Away from the history that Siem Reap is built around, Cambodia offers a slice of rural life that is enriching to experience and humbling to see. When you’re sitting in the back of a tuk-tuk driving through the lush jungle heights, the weather is warm and humid and life along the roadside is humming along. Makeshift market stalls, tarps ripped in the wind and rain, bamboo table legs and large woven baskets full of fruit sitting on the dusty ground. Sometimes you see the woven checked fabric of shawls and cloth hanging in the wind or the traditional Sampot skirt or checkered scarves called krama’s folded neatly on bamboo racks. Rows and rows of dried palm leaf hats are displayed on wicker racks by the road and it’s really special to see the women and children sitting under the shade of the tents and trees, crafting and weaving these hats with the same deft hands that have worked this skill for generations. In large open woks and smoky hotplates chicken feet, fresh pork or amok coconut fish curry are prepared outside and you’ll often see plates of crickets, roaches and scorpions, charred to a crisp, on long skewers piled high. We passed.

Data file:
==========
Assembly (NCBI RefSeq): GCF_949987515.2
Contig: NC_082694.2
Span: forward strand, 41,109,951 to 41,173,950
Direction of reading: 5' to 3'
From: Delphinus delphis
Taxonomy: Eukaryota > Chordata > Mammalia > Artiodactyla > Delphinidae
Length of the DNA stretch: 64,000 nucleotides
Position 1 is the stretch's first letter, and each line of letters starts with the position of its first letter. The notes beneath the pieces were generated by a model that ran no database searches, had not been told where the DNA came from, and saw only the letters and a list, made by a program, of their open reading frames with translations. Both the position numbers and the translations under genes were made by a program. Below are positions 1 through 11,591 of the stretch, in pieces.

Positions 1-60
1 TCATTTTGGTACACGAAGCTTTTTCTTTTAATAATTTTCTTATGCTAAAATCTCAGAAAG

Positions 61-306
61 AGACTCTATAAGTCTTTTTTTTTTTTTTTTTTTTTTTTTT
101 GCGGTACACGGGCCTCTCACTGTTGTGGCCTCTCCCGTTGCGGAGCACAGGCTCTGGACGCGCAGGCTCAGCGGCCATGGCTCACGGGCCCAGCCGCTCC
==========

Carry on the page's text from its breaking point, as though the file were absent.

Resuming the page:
One of the most wonderful surprises in this simple yet hard life was the floating village of Kampong Phluk. Along the way we kept wondering when we would come across the river as even the low lying vegetation looked pale and parched until turn after dusty turn finally led us to a thin stream of brown muddy water. Bobbing gently against the clay banks a line of turquoise, red and orange plank-built boats waited. As we boarded one and headed for the broad bow we smiled as we took in the scenery. Emerging from both sides of the clumpy shores of grass, tall stilted houses stood on fragile looking wooden and bamboo frames, balconies adorned with pots of palms and blooming bougainvillea, piles of buckets, chairs and golden temples. The village is home to some 3,000 people and at the waters edge children splashed around, hanging off the boats their father’s repaired and helping their families trawl in the fishing nets at the end of the day. The real surprise came when we reached a cluster of wooden boats, with their low flat hulls and wide centres, gently lapping in the flooded forest. We spent the next 45 minutes taking in the quiet, hearing only the sound of water against the boat and the soft whistle of our boatsman. Once back on the main boat we headed out to the panoramic Tonle Sap freshwater lake which strikes you most for its murky pale brown rough water and yet still gives sustenance to the people today as it did in the Angkorean civilisation. The whole village experience was a taste of Cambodian life that overwhelmed us with all the complexity of a harsh, unsophisticated, placid and innocent life.